|| Print ||
|Friday, May 15, 2009|
So, what’s working for your business? It’s not an insignificant question, that’s for sure. With Oregon unemployment the second highest in the nation, finding and keeping customers is harder than ever.
Go to any retail area around Portland, or a main street in any rural community in Eastern Oregon and all of the “for rent” signs are potent reminders of those small businesses that never did figure out the answer to the question posed above.
For many businesses the answer is discounting. I know that's true for mine. I am in the business of selling content, and whether it is an article, a webinar, a speech or whatever, we are not commanding, nor are we asking for the sorts of prices we got even a year ago. And it’s working.
Of course, discounting your prices is a strategy that must be undertaken carefully. Cut too much and it could kill your brand or cannibalize your other offerings. But that said, it is equally true that right now it’s a buyer’s market out there.
Another thing that often works for small businesses in an economy like this is increased marketing, as counter-intuitive as that may sound. Because customers are in fact looking for a bargain these days, especially here in Oregon, loyalty is rare. So you need to keep getting new customers to replace those that are going to leave, and you also need to nab some of those who are looking for greener pastures.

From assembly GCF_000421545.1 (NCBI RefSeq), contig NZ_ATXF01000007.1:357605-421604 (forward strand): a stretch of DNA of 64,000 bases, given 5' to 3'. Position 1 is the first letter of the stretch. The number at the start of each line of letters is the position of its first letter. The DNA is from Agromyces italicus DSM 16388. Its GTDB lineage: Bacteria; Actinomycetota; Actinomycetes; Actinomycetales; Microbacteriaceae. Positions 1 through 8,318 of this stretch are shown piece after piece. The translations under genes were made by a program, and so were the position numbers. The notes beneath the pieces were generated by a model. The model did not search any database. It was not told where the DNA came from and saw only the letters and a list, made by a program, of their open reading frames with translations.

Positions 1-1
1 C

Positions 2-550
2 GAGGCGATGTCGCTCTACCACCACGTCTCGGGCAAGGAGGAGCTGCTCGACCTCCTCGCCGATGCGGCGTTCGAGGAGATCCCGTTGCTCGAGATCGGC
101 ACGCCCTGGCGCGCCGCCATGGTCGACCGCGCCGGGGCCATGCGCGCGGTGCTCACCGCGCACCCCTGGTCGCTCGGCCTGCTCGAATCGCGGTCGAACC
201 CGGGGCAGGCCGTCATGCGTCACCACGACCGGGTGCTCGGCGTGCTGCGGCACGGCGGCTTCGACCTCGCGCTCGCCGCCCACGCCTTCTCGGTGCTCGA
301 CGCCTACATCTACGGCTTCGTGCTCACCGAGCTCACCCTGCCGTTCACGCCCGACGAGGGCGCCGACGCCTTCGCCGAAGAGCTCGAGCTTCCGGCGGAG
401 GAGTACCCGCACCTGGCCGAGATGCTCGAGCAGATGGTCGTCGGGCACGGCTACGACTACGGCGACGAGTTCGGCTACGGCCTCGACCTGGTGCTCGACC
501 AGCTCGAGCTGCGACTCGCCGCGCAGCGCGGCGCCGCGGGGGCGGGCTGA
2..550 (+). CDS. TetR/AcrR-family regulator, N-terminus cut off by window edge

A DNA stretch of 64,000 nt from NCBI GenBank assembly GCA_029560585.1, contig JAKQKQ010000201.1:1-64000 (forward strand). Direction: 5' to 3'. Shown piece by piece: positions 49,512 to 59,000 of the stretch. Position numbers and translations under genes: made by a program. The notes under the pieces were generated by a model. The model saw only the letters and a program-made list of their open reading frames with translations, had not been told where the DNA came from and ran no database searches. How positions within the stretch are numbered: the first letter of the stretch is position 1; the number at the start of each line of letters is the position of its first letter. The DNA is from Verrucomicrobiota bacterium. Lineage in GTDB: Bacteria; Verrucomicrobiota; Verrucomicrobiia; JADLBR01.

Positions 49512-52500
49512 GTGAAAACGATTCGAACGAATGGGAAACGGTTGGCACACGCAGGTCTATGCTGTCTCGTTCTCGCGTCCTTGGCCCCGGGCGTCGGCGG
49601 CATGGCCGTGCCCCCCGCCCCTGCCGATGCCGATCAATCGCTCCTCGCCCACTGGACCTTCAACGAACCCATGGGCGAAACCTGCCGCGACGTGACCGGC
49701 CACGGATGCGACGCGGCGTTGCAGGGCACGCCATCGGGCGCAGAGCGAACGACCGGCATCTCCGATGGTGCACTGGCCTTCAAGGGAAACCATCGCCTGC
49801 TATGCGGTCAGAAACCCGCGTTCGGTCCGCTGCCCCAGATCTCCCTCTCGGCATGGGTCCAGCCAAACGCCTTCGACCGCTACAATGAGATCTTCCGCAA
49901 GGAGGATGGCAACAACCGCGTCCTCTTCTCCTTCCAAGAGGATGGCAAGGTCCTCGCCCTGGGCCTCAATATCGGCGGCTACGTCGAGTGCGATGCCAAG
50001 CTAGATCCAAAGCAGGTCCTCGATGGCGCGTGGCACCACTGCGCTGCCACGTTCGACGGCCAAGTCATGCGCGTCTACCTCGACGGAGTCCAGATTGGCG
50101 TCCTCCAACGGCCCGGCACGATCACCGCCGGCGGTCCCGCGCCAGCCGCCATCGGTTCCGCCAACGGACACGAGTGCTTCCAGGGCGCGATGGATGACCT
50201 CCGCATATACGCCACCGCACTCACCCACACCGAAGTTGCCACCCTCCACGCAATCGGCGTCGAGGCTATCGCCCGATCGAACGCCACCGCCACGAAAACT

Increased marketing allows you to do both of those things.
And it need not cost a fortune. Whether it is increased Internet marketing or a discount coupon, shoestring marketing works.
So what’s working for you?
Steve Strauss is the small business columnist for Oregon Business.
|Bike Chic: 7 stylish options for cyclists|
|Beam Me Up|
|Get on the bus!|
|Emperor of the Sea|
|Epitaph for a Boondoggle|
|WikiLeaks allows visitors to search database of hacked Sony documents|
|VW recalls minivans with Chrysler-made ignitions|
|Netflix adds subscribers at record pace|
|EU charges Google with antitrust claims|
|Tech industry urges Congress for protection on patents|
|Is your job the best?|
|Value of college degree increasing|
A new report highlights how Oregon bankers are giving back to their communities.
Since 1932 Tidewater Transportation & Terminals (operating as Tidewater Barge Lines and Tidewater Terminal Company) has operated a multicommodity transportation and terminal company based in Vancouver, Washington. The friendly expression on the company’s shipping containers reflects the attitude of about 330 safety and community-conscious employees but belies how complicated the barge business really is.
The Port of The Dalles has run marine facilities since the 1930s, but they are part of a larger mission to strengthen the local economy. They focus on regional economic development with a strong bent toward adding good-paying jobs in high tech, manufacturing and other industries.
Providing attendees with unique taste of the Northwest Reception.
CFM Strategic Communications turns 25 this year and is celebrating with a revamped website, special events for firm alumni and clients, a special-label wine and a list of 25 stories about its client work over the past quarter century.
The Atkinson Graduate School of Management at Willamette University has maintained its business accreditation by AACSB International—The Association to Advance Collegiate Schools of Business.